The goal of Triposo is to be able to build travel guides in a fully automated way. In contrast to simply creating a catalog of places to go to the goal is to have an application that is competitive to Lonely Planet books: Have tours, detailed background information, recommend places to visit based on wheather and seasonal signals, allow users to create travel books.

Joining Triposo from Google, Douwe gave a rather interesting perspective on what makes a startup interesting for innovative ideas. There are four interesting aspects of application development that according to his talk matter for Google projects: First is embracing failure. Not only can single hard disks fail, but servers might be switched off automatically for maintenance, even entire datacenters going offline must not affect your application. Second is a strong focus on speed: Developers working with dynamic languages like Python that allow for rapid prototyping at the expense of slower runtime are generally frowned upon. Third building block is the focus on search that is ingrained in every piece of architecture and thinking. Fourth and last is a strong mentality to build your own which may lead to great software but leaves software developers in an isolated island of proprietary software that can limit but at least shapes your way of thinking.

He gave Youtube as an example: Though built on top of MySQL, implemented in Python and certainly not failure proof in every aspect they succeeded by concentrating on users' needs, time to market and iteratively improving their software with a frequent (as in one week) develop-release-deploy cycle. When entering new markets and providing innovative applications it often is crucial to be able to move quickly at the expense of speed and stability. It certainly is important to consider different architectures and chose the one that is appropriate to solve the problem at hand. Same reasoning applies for Apache Hadoop as well: Do not try to solve problems with it that it is not made to solve. Instead first think what is the right tool for your job.

Triposo itself is built on top of 12 data sources. Most are freely available, integrated to build a usable and valuable travel guide application for iOS and Android. The features available in Triposo can be phrased in terms of a search and information retrieval problem setting and as such lend itself well for integrated sources. With offers from Amazon, Google itself, Dropbox and the like it has become easy to deploy applications in an elastic way and scale with your user base and demand for more country coverage. For them it proved advantages to go for an implementation based on dynamic languages for pure development speed.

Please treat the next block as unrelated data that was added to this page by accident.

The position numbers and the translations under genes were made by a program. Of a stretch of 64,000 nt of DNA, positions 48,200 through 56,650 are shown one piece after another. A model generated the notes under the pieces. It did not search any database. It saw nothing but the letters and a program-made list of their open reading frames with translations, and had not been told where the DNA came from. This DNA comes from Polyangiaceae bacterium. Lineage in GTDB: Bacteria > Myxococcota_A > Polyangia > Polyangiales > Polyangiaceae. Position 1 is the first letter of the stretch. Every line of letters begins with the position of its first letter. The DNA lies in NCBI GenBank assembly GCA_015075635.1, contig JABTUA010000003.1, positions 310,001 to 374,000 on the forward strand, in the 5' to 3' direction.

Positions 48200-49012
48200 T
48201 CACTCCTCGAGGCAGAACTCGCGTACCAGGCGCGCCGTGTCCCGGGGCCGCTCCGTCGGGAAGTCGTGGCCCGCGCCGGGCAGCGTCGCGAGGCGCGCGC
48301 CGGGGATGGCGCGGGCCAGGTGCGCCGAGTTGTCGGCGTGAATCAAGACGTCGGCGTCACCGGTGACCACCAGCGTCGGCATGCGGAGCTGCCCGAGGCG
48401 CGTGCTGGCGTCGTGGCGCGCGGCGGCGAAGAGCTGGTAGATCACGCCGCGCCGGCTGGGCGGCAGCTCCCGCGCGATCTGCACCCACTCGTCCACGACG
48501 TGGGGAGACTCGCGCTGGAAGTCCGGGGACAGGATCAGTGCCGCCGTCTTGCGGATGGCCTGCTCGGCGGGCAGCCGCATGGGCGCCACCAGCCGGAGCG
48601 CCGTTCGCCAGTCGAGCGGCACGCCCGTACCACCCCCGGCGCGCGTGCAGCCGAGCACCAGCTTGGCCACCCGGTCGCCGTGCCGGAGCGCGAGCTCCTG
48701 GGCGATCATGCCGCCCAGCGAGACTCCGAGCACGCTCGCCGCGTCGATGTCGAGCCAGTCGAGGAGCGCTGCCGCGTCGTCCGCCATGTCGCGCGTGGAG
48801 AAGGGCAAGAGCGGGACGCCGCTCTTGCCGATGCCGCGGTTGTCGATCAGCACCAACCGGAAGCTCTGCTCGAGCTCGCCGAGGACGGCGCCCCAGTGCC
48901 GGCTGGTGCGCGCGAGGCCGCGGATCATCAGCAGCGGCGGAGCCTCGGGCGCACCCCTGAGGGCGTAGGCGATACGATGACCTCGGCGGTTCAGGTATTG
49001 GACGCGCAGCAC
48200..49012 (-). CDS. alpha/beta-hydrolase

When it comes to QA they take a semi-manual approach: There are scripts checking recall (Brandenburger Tor must be found for the Berlin guide) as well as precision (there must be only one Brandenburger Tor in Berlin). Those rules need to be manually tuned.

When integrating different sources you quickly run into a duplicate discovery problem. Their approach is pretty pragmatic: Merge anything that you are confident enough to say it is a duplicate. Kill everything that is likely a duplicate but you are not confident enough to merge. The general guideline is to rather miss a place than have it twice.

For the wikipedia source so far they are only parsing the English version. There are plans to also support other languages - in particular for parsing to increase data quality as e.g. for some places geo coordinates may be available in the German article but not in the English one.

Though not going into too many technical details the talk gave some nice insights as to the strengths and weaknesses of different company sizes and mindsets when it comes to innovation as well as stabilization. Certainly a startup to watch, glad to hear that though incorporated in the US most developers actually live in Berlin now.

The second talk was given by Max Jakob from Neofonie GmbH (working on EU funded research project Dicode) gave an overview of their pipeline for named entity extraction and disambiguation based on a language model extracted from the raw German wikipedia dump. They used Pig to scale a pipeline down from about a week to 1.5 hours with not much development overhead: Quite some logic could be re-used from the open source project pignlproc initiated by Olivier Grisel. This project already features a Wikipedia loader, a UDF for extracting information from Wikipedia documents and additional scripts for training and building corpora.

Based on that they defined the ML probability of a surface form being a named entity. The script itself is not very magical: The whole process can be expressed as a few steps involving grouping and couting tuples. The effect in terms of runtime vs. development time however is impressive.

Checkout their DICODE github project for further details on the code itself.

After the meetup about 20 attendees followed David to a bar nearby. It is always great to get a chance to talk to the speakers, exchange experiences with others and learn more on what people are actually working on with Hadoop after the event.

Slides of all talks are going to be posted soon, videos go online as soon as they are post processed so stay tuned for further information.

Looking forward to seeing you again for the next meetup. If you could not make it this time, there is a very easy way to not have that happen again next time: First speaker to submit a talk proposal to David sets the date and time of the meetup (taking into account any constraints with venue and video taping of course).

Apache Hadoop Get Together - March 2010 - Update

2010-02-11 14:25
Due to conflicts in the schedule of newthinking store, we had to change the time of the Get Together slightly. We will start one hour earlier than announced.

When: March 10th, 4p.m.
Where: newthinking store, Tucholskystr. 48, Berlin Mitte

Looking forward to seeing you there.